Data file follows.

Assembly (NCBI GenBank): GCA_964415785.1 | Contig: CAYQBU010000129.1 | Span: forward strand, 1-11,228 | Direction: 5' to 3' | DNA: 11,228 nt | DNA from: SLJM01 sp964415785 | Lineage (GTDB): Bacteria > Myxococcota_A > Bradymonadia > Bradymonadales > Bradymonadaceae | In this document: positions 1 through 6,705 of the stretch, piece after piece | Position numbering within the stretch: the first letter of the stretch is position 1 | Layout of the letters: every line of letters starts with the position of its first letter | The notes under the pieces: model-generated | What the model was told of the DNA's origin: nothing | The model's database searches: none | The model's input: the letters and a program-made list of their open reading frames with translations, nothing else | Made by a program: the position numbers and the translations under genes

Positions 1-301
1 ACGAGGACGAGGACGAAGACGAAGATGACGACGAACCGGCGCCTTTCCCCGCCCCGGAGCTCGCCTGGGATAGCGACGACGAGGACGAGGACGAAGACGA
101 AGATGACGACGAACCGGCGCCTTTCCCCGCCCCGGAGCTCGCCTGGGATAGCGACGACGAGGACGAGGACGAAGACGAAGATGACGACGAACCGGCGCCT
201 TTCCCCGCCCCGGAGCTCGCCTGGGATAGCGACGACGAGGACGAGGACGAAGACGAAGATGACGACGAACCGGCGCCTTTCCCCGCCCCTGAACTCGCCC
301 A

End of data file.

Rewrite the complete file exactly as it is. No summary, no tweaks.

Assembly (NCBI GenBank): GCA_964415785.1 | Contig: CAYQBU010000129.1 | Span: forward strand, 1-11,228 | Direction: 5' to 3' | DNA: 11,228 nt | DNA from: SLJM01 sp964415785 | Lineage (GTDB): Bacteria > Myxococcota_A > Bradymonadia > Bradymonadales > Bradymonadaceae | In this document: positions 1 through 6,705 of the stretch, piece after piece | Position numbering within the stretch: the first letter of the stretch is position 1 | Layout of the letters: every line of letters starts with the position of its first letter | The notes under the pieces: model-generated | What the model was told of the DNA's origin: nothing | The model's database searches: none | The model's input: the letters and a program-made list of their open reading frames with translations, nothing else | Made by a program: the position numbers and the translations under genes

Positions 1-301
1 ACGAGGACGAGGACGAAGACGAAGATGACGACGAACCGGCGCCTTTCCCCGCCCCGGAGCTCGCCTGGGATAGCGACGACGAGGACGAGGACGAAGACGA
101 AGATGACGACGAACCGGCGCCTTTCCCCGCCCCGGAGCTCGCCTGGGATAGCGACGACGAGGACGAGGACGAAGACGAAGATGACGACGAACCGGCGCCT
201 TTCCCCGCCCCGGAGCTCGCCTGGGATAGCGACGACGAGGACGAGGACGAAGACGAAGATGACGACGAACCGGCGCCTTTCCCCGCCCCTGAACTCGCCC
301 A